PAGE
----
PORT ORCHARD – County election officials met Thursday afternoon to consider what to do with special election ballots that were postmarked late due to weather.
Two hundred and eighty-five ballots received Thursday bore postmarks after the Feb. 12 deadline for the recent special election, raising questions about whether they could legally be counted. As more ballots continued to trickle in late in the week, it was possible more late-postmarked ballots could arrive in coming days.
A record snowfall that began Friday, Feb. 8 hampered the United States Postal Service in their mail collection and processing across the region.
Complicating matters, election officials were not kept fully abreast of the mail situation on election day, County Auditor Paul Andrews said.
“We were originally told on election day that the post office was operating normally,” Andrews said. “They told us later in the day that they had actually been experiencing disruptions in their service since Friday.”
On Thursday, Feb. 14, vote counters received 631 ballots, 285 of which were processed in Tacoma. The ballots processed in Tacoma bore postmarks of Feb. 13, the day after the election.
The Postal Service said in an email to the county auditor that the late ballots had all been collected on the previous day. But Andrews said he was looking for confirmation to bring to the Canvassing Board, a voting body that decides on election questions. By law, ballots must be mailed on or before election day.
“Did it pass midnight and their machine changed the date automatically?” he asked. “I’m just trying to get clarification on how that worked, and if there’s a way of being able to identify in the barcode that they were in their possession” by Tuesday, he said.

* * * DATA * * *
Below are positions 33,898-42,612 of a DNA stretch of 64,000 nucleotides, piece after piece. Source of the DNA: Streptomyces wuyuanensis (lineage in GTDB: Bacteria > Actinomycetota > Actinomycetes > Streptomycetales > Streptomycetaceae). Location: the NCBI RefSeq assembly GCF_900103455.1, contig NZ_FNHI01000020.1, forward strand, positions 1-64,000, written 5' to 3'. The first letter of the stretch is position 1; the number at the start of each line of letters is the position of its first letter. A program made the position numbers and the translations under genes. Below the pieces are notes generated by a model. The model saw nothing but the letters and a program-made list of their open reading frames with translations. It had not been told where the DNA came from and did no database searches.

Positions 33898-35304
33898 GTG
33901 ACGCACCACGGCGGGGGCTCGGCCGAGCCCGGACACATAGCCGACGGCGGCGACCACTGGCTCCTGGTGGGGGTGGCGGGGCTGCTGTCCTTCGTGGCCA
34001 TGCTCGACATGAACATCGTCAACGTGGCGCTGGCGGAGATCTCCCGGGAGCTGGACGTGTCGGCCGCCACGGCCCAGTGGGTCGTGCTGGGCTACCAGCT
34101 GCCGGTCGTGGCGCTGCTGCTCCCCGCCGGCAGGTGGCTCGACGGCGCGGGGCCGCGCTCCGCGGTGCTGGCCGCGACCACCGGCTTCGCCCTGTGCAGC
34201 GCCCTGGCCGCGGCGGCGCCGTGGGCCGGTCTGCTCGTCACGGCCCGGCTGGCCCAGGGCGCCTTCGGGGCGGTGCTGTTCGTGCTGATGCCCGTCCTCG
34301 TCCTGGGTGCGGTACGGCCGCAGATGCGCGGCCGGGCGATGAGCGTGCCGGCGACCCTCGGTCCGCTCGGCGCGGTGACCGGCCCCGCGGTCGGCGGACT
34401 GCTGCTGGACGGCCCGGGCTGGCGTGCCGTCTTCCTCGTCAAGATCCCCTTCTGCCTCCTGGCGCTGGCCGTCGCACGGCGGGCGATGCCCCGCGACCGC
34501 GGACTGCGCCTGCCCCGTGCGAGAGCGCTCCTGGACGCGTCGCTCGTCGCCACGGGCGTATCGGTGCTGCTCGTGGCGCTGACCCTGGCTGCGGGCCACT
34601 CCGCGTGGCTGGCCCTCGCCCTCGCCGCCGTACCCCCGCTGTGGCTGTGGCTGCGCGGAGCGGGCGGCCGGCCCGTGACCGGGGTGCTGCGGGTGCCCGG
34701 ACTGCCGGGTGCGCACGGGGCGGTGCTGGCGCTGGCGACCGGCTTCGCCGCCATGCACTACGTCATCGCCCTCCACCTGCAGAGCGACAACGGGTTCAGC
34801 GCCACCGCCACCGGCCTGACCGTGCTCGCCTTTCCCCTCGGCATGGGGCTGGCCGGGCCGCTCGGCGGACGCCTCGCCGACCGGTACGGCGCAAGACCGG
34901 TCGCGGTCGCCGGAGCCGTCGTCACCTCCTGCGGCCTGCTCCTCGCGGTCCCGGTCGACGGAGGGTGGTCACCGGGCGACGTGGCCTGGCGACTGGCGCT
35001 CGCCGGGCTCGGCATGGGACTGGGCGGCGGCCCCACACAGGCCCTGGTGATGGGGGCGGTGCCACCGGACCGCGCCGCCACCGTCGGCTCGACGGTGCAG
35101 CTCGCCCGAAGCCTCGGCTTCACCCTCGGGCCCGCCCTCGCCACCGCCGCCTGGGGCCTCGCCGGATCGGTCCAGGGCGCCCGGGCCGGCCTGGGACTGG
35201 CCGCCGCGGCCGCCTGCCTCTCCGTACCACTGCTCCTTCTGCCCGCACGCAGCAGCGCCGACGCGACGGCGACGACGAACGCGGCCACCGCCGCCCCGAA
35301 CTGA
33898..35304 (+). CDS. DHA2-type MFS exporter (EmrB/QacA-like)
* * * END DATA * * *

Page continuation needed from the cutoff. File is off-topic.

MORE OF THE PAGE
While 285 votes would not change the outcome of any of the four ballot measures for schools and EMS levies that were approved acrosss the county, the decision could set a precedent for future elections.
“If we let the weather impact our decision, it would set a precedent,” Andrews said. “If we decide that we are going to accept a late postmark, we may be making that based on weather this time, but it may not be a weather situation next time.”
It would also be important to citizens to know that their votes were counted whether or not they affected the election outcome, officials pointed out.
The Canvassing Board, a three-person voting body that conducts official election assessments, will meet next week to address the allegedly late ballots and any other contested ballots. The meeting will take place on Feb. 21, at 9 a.m. at the county administrative building.
County prosecutor Chad Enright was present at the meeting this week and is providing legal counsel to the board.
As of Feb. 14, the smallest margin of victory among any of the four recent ballot measures came in the Bremerton schools levy vote, which was ahead by just under 1,000 votes. Additional levies for Central Kitsap and Bainbridge Island schools were approved, as was a tax to support Bainbridge EMS.
Andrews said that despite the snow, which accumulated up to a foot or more across the county and left thousands of residents homebound for days, election turnout of about 33 percent of registered voters was comparable to previous special elections, helped by Washington’s vote-by-mail system.
“Turnout was encouraging, considering what we were expecting,” Andrews said.
Gabe Stutman is a reporter with the Kitsap News Group. Contact him at firstname.lastname@example.org.